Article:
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TEXT: Ephesians 5:2

SUBJECT: The Passion of Jesus Christ #3: To Please the Father

Tonight, we'll move on in our study of The Passion of Jesus Christ, a small devotional book by John Piper. I chose the word, 'devotional' with some hesitation because-even though it aims to warm our hearts and devote us more fully to Christ-the book is strongly doctrinal. It does not play on our emotions, but speaks straight to the mind-and this, in turn, warms our love for Christ and quickens our obedience.

The book does not describe the Lord's suffering and death; it explains them. It doesn't tell us what happened on the cross, but why it happened. The book is also God-centered: it doesn't tell us why Judas or Pilate did what they did, but why God did what He did. Not, 'why God allowed it', but why He did it. What was God up to at the cross?

Last time, we looked at Chapter One. Jesus Christ suffered and died.to absorb the wrath of God. What a magnificent word: absorb! It means to soak up. When water is spilled on a table, a paper towel is brought in to absorb it. When its work is done, the paper towel is wet and the table is dry. In the same way, the wrath of God is on sinners, but when Christ died for us, He soaked up the wrath and it's not on us any more. This means There is no condemnation to those who are in Christ Jesus! We will not be condemned on the Day of Judgment-and we are not condemned now! All because of the passion of Jesus Christ.

Before we move on to Chapter Two, I want to ask you: Have you been meditating on Chapter One? The sermon ended about 8:15 last Wednesday night. Has it crossed your mind since then? Have you thanked God for pouring out His wrath on Christ-instead of on you? Have you thanked Christ for soaking up that wrath-so you won't have to? When you sinned this week, did you feel guilty in a Christian way instead of in the sinner's way? Has the meaning of Romans 8:34 sunk in on you yet?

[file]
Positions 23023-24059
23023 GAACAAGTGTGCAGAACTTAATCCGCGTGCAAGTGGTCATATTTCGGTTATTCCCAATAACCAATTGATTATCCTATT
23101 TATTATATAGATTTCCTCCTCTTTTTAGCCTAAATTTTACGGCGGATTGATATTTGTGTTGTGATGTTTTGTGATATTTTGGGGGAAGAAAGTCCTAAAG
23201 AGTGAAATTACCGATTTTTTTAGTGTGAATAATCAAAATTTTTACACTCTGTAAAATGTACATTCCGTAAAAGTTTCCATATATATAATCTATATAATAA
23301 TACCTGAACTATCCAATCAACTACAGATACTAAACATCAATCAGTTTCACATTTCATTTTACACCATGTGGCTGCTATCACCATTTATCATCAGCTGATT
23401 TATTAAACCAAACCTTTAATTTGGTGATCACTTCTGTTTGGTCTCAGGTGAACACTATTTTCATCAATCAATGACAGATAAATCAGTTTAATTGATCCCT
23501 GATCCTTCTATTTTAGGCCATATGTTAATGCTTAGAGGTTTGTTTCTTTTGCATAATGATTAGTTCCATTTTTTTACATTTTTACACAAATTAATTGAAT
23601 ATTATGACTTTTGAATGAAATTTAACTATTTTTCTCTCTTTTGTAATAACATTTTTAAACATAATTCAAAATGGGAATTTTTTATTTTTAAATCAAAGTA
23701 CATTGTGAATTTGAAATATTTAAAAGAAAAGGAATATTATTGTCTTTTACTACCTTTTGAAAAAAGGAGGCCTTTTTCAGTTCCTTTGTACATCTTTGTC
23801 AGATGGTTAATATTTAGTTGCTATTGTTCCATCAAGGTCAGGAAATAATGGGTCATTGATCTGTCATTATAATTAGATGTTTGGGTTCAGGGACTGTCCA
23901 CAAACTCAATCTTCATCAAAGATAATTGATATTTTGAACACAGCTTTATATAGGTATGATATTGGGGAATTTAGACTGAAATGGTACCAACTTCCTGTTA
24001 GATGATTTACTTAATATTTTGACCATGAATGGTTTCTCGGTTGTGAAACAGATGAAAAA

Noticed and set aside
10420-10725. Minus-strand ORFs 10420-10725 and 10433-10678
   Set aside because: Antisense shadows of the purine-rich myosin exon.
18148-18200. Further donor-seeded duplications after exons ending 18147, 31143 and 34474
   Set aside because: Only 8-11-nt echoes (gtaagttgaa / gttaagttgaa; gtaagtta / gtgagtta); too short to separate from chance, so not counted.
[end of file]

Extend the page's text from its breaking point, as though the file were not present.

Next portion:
Who is he who condemns?
It is Christ who died!

Many believers feel guilty when they don't feel guilty! But the fact is: Believers are not guilty! Because Christ became guilty for us! There's always the fear of pride, but it's a bogus fear. No Christian can look at the cross and feel free to sin!

Ye who think of sin but lightly,

Nor suppose the evil great;

Here may view its nature rightly,

Here its guilt may estimate.

Mark the sacrifice appointed-

See who bears the awful load;

Tis the Word, the Lord's Anointed,

Son of Man and Son of God.

If Jesus Christ died to absorb the wrath of God, then believers won't absorb His wrath. Not now, not ever.

Free from the Law-

O happy condition;

Jesus has bled,

And there is remission.


That's enough review. Chapter Two is a bit shorter, and perhaps less moving-but every bit as important.

Christ suffered and died to please His Heavenly Father.

The title can be understood in two ways. It could mean our Lord went to the cross in obedience to His Father. That is taught in the Bible. John 8:29 says,

I do always those things which please Him.

Piper deals with this in the next chapter. But here, he means God planned the Lord's death. To borrow from the Early Church's prayer,

For truly against Your holy servant, Jesus, Whom you anointed, both Herod and Pontius Pilate, with the Gentiles and the people of Israel, were gathered together to do whatever Your Hand and Your purpose determined before to be done.